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My interests include veganism and vegetarianism, health, ethics, politics and culture, media, and the environment. I have three kids; I teach college part-time, study piano and attempt to garden. I knit. I blog on just about anything, but many posts are related to my somewhat pathetic quest to eat better, be more mindful of the environment, and be a more responsible news consumer. Sometimes I write about parenting, but, like so many Mommy bloggers, my kids have recently told me not to. :) Thanks for reading.

Wednesday, September 8, 2010


I've been 'almost vegan' long enough that eating vegan at home is easy.  But I still find doing so out of the house to be a challenge, particularly if I'm staying at somebody else's house.

I've just returned from a two-week trip to spend time with my East Coast family, during which we celebrated my in-laws' 50 years of marriage.  It was a lovely trip and my in-laws were very supportive of my dietary choices.

However...I had to make some concessions in my diet because a) I couldn't stock their pantry and fridge with my stuff and then drag it back to the other side of the country and b) I couldn't expect to use their kitchen every day.  I did go out and buy tofu, soy milk and tempeh.  I did not buy fake cheese, fake butter, fake ice cream, or any of the other vegan items (such as stevia or agave) that I generally use at home. 

Translation:  this "almost vegan" ate some dairy while on vacation.  I found it the most convenient compromise.  I did NOT, however, eat meat or eggs (though I suspect the one piece of anniversary cake may have had eggs in it). 

While at their house, I ate an incredibly boring diet of oatmeal in the mornings, coffee with soy milk (and white sugar), toast (with butter), brown rice and tofu and veggies (or tempeh) for dinner, and a tempeh and veggie sandwich and fruit every day for lunch.  It was all fine, but monotonous. 

I did cook for them twice:  pinto and plantain stew (from Veganomicon) and a veggie and tempeh stir fry (they added shrimp to their portions, though they said they liked the tempeh).  During the week I watched them eat lobster, veal, chicken, eggs, bacon, liverwurst, turkey and ham, cheese, yogurt, ice cream.  They also eat fairly big portions of fruit and veggies every day, but watching them eat made me aware AGAIN of how many animal products I am NOT eating anymore.  (For the record, I have NEVER had veal.)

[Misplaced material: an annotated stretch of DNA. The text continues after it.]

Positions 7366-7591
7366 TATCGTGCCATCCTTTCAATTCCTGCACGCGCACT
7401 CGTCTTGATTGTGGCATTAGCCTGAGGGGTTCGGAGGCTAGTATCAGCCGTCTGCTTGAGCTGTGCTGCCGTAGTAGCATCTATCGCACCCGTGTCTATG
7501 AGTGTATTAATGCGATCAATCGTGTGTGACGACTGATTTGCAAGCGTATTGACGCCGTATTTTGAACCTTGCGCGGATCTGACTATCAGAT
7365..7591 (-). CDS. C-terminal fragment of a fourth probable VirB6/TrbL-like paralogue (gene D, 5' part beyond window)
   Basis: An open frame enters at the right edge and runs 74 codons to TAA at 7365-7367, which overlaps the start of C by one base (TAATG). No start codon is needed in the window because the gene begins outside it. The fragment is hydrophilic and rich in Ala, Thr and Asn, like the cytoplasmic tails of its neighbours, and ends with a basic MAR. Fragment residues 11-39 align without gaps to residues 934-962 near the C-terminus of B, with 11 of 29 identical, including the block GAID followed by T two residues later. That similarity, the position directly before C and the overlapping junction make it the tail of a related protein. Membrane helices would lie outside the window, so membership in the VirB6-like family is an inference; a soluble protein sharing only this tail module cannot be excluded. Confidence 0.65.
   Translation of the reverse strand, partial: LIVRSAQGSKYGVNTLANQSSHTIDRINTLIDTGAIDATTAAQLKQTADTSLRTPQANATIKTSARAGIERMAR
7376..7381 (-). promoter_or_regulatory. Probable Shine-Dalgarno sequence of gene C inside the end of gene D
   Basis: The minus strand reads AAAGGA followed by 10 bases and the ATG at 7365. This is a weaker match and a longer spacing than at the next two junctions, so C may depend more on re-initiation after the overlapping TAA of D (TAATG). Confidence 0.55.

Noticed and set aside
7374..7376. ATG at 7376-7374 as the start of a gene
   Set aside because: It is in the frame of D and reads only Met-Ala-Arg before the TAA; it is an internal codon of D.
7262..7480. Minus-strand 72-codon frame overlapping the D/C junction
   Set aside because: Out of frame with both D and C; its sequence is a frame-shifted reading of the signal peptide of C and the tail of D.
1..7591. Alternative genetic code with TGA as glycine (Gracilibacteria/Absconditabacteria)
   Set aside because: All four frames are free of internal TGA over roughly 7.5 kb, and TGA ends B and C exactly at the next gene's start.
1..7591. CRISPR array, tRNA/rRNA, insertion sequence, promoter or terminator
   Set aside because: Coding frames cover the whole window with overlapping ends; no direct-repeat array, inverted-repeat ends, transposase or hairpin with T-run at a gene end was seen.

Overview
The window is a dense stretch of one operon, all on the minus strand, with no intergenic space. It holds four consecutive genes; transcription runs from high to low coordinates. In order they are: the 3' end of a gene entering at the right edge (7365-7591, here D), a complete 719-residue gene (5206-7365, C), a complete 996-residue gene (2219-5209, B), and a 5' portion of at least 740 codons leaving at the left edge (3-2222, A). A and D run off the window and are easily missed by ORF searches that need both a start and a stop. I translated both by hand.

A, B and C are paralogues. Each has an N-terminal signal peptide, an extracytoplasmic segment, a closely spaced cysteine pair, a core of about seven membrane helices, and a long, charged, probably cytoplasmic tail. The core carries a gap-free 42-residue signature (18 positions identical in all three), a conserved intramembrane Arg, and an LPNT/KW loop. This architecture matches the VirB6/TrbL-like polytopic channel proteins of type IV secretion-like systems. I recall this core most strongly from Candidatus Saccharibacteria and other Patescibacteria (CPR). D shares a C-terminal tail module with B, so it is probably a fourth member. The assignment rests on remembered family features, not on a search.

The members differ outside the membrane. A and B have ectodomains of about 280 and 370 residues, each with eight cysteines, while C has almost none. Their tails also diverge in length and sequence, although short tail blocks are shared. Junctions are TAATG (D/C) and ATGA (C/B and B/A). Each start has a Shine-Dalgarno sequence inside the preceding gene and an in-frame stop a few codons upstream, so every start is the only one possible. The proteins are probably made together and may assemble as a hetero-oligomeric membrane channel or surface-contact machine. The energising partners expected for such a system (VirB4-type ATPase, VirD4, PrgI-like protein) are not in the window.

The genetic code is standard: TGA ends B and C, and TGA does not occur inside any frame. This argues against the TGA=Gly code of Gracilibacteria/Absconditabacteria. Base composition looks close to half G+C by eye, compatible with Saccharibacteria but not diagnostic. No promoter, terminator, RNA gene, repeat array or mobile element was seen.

When we went out for their anniversary dinner -- at a very nice Italian place -- I asked the cook to prepare an eggplant dish without the smoked mozzarella (but GOD it looked so good!) and to just give me a side of pasta.  Done.  Vegan even while at a VERY non-vegan restaurant.

I did have a *little* ice cream and I did have that piece of their anniversary cake.  Should I feel terribly guilty? 

I don't particularly, though I know there are vegans who would never have made these concessions, even while on vacation, and even while living in somebody else's house. 

Would YOU have taken over somebody else's kitchen?  Why or why not?  What concessions, if any, do you make if you are staying in somebody else's house?


  1. Sounds to me like you did a nice job of being a good guest. Good guests find a way to manage without becoming the rock around which everyone else's water needs to flow. Good work!

  2. Welcome back! A thought-provoking post, as always.

    Some of the best advice I read on this matter is from Kathy Freston's Quantum Wellness:

    "Vegans and vegan wannabees shouldn't be too concerned about ingredients that make up less than two percent of their meal. You will obviously want to avoid dishes served with meat, cheese, or eggs, but you need not get crazy if there is a dab of butter or whey or other animal product in the bun your veggie burger is served on. You won't appreciably stop animal suffering by avoiding such minuscule amounts of animal ingredients. The goal is to eat in a conscious, animal-friendly manner without driving friends, family, or the waiters at restaurants nuts."

    The examples are countless, but to choose one, my mother kept buying me soy creamer for when I visit, but it would spoil, so when there, I just take a bit of milk in my tea. I don't torture myself over it. I realize I live in a non-vegan world, and some compromise is needed. Even people I thought to be the strictest of vegans do these things. Better to focus on eating a certain way as much as possible than living up to perfection all the time.

  3. Just found your blog and am really enjoying it. I'm a vegetarian and have been thinking about veganism for some time now...haven't been able to convince myself it's the right thing to do yet, mostly because I want to avoid the social alienation/perceived rudeness - it's hard enough as a vegetarian sometimes. I'm glad to see you're having success with a mostly-vegan diet and are still flexible enough to not strain relationships with non-vegans...it gives me hope! :-D


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